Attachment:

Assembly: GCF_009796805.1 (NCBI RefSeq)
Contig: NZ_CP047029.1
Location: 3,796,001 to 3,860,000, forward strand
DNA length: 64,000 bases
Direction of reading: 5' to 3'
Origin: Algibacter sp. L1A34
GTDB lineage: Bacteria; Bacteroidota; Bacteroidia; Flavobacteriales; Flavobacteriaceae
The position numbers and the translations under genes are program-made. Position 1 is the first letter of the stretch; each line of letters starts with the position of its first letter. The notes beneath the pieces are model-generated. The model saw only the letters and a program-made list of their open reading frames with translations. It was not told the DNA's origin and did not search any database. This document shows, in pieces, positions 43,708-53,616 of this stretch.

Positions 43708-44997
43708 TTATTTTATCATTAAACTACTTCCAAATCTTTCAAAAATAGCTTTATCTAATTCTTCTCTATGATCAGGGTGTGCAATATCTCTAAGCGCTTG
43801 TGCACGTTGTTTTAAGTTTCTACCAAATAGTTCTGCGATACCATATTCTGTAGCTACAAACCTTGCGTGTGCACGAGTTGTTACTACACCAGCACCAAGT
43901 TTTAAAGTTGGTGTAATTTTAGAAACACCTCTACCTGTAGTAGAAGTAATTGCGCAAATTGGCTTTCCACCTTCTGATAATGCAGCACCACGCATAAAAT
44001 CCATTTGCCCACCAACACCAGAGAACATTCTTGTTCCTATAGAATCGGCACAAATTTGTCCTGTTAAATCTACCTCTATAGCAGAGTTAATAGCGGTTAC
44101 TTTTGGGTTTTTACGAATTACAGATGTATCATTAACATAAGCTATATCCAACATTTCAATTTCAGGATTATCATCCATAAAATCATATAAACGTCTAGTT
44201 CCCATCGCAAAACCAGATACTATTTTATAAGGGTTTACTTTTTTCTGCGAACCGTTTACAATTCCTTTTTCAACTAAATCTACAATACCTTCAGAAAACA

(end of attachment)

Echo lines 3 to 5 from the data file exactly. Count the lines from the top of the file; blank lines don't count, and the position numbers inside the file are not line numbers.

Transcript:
Location: 3,796,001 to 3,860,000, forward strand
DNA length: 64,000 bases
Direction of reading: 5' to 3'